- Resisting pressures
- Communicating effectively
- Decision making
- Managing conflict
- Dealing assertively in negative social situations
Components of Life Skills Training
The components of Life Skills Training can be broken down into a number of different categories. They are:
Personal Life Skills
This aspect of Life Skills Training focuses on the person’s relationship with self, on an internal and external level. This may sound strange but many drug addicts and alcoholics, especially once they get sober, do not have an accurate view of themselves in relation to the world. This part of Life Skills Training helps to develop this. It also focuses on external skills, such as hygiene of both the body and personal space, which many drug addicts and alcoholics lack. Below is a list of some of the skills taught in this component of Life Skills Training.
- Self-assessment skills
- Identification of personal strengths & weaknesses
- Positive thinking skills
- Skills for building self image and body image
- Skills of developing values, attitudes, and behaviors
- Personal hygiene
Interpersonal Life Skills
As important as developing a sense of self, and a self-esteem in regards to that self is the development of an ability to create and maintain relationships with other people. This aspect of Life Skills Training focuses on fostering this in the recovering drug addict or alcoholic. Addiction in any form is an illness that affects relationships, and an active addict can be a master manipulator, seeing people only for what they can get out of them. In this state of mind, it is exceedingly difficult to create meaningful relationships and so many newly sober people find this to be a problematic task. With the help of the skills learned in this component of Life Skills Training creating meaningful relationships will no longer be such an insurmountable task. Some of the skills taught in this component of Life Skills Training are:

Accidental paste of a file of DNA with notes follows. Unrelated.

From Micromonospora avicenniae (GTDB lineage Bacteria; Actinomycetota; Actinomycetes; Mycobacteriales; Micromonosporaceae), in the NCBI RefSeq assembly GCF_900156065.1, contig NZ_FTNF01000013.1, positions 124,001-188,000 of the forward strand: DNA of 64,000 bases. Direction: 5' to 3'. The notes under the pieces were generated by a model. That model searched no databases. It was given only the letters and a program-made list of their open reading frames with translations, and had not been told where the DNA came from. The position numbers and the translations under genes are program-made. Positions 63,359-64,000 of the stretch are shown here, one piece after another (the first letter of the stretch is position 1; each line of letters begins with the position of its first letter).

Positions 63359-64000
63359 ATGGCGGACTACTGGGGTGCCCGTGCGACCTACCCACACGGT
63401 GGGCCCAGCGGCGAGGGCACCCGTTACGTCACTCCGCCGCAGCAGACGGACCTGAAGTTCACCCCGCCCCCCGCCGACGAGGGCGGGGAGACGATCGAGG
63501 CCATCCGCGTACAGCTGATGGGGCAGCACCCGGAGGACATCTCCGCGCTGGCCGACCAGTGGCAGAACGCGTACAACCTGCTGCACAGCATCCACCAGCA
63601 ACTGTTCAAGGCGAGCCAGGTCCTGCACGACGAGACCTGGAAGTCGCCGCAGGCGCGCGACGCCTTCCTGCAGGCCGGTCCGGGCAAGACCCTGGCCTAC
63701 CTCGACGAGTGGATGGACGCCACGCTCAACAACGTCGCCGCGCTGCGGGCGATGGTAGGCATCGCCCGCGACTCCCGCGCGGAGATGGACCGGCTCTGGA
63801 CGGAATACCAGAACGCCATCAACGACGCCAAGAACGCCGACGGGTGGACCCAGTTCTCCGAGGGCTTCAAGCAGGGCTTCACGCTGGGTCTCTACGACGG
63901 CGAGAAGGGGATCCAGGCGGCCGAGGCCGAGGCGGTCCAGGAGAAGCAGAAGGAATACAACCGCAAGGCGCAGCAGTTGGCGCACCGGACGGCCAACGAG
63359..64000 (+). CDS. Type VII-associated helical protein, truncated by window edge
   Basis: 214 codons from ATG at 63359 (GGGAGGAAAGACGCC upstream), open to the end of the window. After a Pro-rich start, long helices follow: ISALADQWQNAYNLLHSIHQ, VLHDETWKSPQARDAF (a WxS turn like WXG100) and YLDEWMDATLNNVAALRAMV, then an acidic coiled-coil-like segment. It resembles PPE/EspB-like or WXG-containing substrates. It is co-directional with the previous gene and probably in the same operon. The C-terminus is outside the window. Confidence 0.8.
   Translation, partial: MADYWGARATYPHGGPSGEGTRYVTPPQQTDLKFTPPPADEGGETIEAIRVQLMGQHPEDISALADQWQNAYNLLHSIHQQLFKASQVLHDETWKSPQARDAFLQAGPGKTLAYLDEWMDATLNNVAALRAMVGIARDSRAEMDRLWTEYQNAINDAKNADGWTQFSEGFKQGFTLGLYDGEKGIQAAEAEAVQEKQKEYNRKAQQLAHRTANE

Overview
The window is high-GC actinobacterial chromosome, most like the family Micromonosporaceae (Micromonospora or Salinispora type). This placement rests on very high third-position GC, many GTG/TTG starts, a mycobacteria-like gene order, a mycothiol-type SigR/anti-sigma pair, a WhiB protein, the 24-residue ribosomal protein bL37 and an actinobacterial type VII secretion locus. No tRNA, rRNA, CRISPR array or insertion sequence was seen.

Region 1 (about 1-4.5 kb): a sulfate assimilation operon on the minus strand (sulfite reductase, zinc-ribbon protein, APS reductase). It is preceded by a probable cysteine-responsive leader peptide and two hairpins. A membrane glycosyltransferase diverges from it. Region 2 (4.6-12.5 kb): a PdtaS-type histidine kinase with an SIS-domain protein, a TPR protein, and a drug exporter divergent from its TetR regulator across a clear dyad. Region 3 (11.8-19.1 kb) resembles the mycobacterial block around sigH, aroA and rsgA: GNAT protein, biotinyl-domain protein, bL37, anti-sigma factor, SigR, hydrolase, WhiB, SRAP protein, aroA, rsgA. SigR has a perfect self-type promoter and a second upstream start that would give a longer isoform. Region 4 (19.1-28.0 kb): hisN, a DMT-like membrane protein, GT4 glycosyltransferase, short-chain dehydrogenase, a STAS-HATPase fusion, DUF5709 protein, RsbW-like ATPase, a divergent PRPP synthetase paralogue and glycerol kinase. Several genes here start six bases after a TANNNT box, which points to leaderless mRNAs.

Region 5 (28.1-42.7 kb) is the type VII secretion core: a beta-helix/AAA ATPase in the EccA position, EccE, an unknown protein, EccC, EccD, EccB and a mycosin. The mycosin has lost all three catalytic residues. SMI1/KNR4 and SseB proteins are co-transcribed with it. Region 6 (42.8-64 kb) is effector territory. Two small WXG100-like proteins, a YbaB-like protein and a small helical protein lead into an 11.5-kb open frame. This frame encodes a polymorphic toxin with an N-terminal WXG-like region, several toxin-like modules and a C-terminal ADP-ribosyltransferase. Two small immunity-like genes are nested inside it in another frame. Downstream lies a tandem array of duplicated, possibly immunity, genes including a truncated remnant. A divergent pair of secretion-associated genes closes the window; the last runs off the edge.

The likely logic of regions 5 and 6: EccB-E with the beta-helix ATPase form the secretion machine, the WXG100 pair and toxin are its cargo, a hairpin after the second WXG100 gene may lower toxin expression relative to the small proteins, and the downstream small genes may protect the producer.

- Empathy building
- Active Listening
- Giving and receiving feedback
- Negotiation and conflict management
- Relationship and community building skills
- Problem Solving
- Stress Management
Education Assistance and Career Training
Many drug addicts and alcoholics have little to no employment history and many failed out of high school or college, not because of a lack of intelligence, but because they were in the grips of addiction. This aspect of Life Skills Training seeks to help the newly sober person with their adjustment back into society, whether that means going back to school and furthering their education, or training to become a productive member of the work force. This is an extremely important and often overlooked aspect of Life Skills Training because many drug addicts and alcoholics who have done great work on developing their intra and interpersonal skills are left floundering once they get out of treatment because they cannot find work.
Start Your Road to Recovery the Right Way with Help from Broadway Treatment Center
If you think that you may have a problem with drug or alcohol abuse then contact the professionals at Broadway Treatment Center at 714-443-8218. Broadway Treatment Center offers not only a safe environment in which to get sober but can give you the life skills necessary to maintain a successful and productive drug free life. Call today and start your road to recovery the right way.